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Post-91 capital rush to Bengal
- Next only to Gujarat in investments

New Delhi, April 13: Like it or lump it, communist-ruled Bengal and BJP-run Gujarat are in the super league of top two states that received the highest investment since the economic reforms started in 1991.

Between August 1991 and end-2004, Narendra Modi's Gujarat saw an investment of Rs 34,758 crore in 1,002 projects.

Bengal came second with 382 industrial ventures bringing in Rs 28,198 crore investments.

The figures compiled by the Planning Commission show the two states, run by parties with extreme and opposite ideologies, have gained the most from liberalisation.

'It just goes to prove that investors are not really bothered by political colours of rival states, they go on the basis of ground realities,' said S.P. Gupta, a former member of the Planning Commission.

The realities he mentions relate to political stability, economic opportunities by way of availability of raw material and market, red tape and labour cost.

The figures are actual investments and not promises, which are often publicised by chief ministers anxious to establish their states as 'happening places'.

Two states that have created a reputation as super investment destinations, Andhra Pradesh and Karnataka, stand way down at fifth and eighth places on the list.

Andhra, always in the headlines when N. Chandrababu Naidu was in power, has a conversion rate ' project proposal to actual investment ' of a mere 9.1 per cent.

Karnataka, home to India's Silicon Valley, is only slightly better at 10 per cent.

'It just shows investors do not go by hype alone,' Gupta said.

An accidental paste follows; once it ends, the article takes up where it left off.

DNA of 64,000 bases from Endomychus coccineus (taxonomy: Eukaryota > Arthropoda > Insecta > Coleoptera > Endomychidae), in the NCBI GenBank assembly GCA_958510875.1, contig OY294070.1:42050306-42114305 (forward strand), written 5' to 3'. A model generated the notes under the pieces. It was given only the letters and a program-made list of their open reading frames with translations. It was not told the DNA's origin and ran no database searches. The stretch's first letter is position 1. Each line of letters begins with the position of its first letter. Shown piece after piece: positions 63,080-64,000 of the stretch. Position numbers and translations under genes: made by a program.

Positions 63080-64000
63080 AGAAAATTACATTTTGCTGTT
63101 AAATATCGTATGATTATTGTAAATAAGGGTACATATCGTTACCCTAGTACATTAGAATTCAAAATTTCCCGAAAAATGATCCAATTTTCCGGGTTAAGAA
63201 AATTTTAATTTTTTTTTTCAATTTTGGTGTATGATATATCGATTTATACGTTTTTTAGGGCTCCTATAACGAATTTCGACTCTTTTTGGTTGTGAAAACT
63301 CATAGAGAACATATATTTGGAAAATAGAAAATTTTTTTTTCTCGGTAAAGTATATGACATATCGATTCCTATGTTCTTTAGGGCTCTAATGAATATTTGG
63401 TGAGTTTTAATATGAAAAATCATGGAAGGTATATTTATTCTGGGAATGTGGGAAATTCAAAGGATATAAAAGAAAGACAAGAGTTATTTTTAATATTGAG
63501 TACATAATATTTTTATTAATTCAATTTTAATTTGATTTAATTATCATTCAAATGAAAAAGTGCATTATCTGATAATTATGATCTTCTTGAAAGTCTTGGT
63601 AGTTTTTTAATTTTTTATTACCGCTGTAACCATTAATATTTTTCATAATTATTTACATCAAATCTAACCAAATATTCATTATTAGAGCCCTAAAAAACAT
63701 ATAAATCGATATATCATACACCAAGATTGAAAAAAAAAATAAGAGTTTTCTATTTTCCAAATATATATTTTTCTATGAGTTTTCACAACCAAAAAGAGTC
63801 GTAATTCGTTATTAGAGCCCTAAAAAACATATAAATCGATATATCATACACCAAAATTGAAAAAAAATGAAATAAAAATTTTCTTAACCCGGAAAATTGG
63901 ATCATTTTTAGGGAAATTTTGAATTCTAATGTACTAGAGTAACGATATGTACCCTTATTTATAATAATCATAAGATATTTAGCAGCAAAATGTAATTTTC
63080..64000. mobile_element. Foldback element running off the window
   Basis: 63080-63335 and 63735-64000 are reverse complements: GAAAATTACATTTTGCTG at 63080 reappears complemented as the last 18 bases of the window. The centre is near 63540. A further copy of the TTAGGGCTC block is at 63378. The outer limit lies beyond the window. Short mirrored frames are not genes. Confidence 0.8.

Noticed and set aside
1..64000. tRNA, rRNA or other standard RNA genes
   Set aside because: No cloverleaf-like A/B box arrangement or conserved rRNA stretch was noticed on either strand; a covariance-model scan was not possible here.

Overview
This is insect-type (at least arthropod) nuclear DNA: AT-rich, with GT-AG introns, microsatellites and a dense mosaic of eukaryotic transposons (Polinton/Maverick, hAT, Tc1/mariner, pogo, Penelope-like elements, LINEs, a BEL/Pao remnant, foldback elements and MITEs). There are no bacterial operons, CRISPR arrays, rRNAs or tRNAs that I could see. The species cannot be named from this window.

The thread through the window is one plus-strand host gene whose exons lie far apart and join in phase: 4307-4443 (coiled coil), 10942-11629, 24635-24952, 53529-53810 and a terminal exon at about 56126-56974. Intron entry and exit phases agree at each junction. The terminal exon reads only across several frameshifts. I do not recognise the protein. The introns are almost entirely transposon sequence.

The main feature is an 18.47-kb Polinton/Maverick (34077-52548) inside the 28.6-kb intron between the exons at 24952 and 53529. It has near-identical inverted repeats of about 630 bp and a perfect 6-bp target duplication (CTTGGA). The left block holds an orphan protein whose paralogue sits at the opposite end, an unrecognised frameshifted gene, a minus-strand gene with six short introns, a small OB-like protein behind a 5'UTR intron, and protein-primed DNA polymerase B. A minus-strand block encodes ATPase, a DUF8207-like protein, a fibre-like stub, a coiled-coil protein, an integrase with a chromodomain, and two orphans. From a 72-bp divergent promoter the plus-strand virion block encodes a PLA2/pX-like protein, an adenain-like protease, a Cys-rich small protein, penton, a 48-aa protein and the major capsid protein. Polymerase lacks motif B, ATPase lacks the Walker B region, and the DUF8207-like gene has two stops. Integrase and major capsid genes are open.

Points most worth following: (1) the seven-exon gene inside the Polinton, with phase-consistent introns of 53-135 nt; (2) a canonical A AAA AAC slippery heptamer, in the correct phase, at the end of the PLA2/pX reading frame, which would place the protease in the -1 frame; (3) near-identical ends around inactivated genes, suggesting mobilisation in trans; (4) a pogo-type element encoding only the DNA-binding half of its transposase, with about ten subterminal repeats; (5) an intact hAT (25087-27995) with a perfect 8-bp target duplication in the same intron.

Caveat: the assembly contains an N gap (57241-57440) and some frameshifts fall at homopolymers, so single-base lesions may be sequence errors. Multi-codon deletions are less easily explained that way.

Bengal, whose industrial development corporation's former chief and current Lok Sabha Speaker Somnath Chatterjee earned the dubious sobriquet of MoU-da, converted 48 per cent of promises into real investments.

It must be mentioned though that the number of proposals was lower in Bengal than many of the other states.

Economists say Bengal has three key strengths: the first is skilled manpower available at a low cost.

Second, its fortunes changed as a destination for setting up metal-based industry after the Narasimha Rao government scrapped the freight equalisation policy under which coal and steel, two key raw materials, cost the same throughout the country. After its abolition, businesses have found it cheaper to set up shop close to the source of raw material.

Third, it is the right place to do business based on trade with Southeast and East Asia.

B.B. Bhattacharya, the director of the Institute of Economic Growth, a government- funded think tank, lists a fourth: 'It is the only state with genuine single-window clearance ' the CPM headquarters in Alimuddin Street decides everything and its ruling percolates down to the panchayat level.'

However, Bengal, where labour costs are among the lowest because of 'rampant unemployment', has not created the number of jobs other states have.

While Gujarat generated 1.4 lakh jobs through new industrial units and Maharashtra 1.54 lakh, Bengal managed only 71,216.

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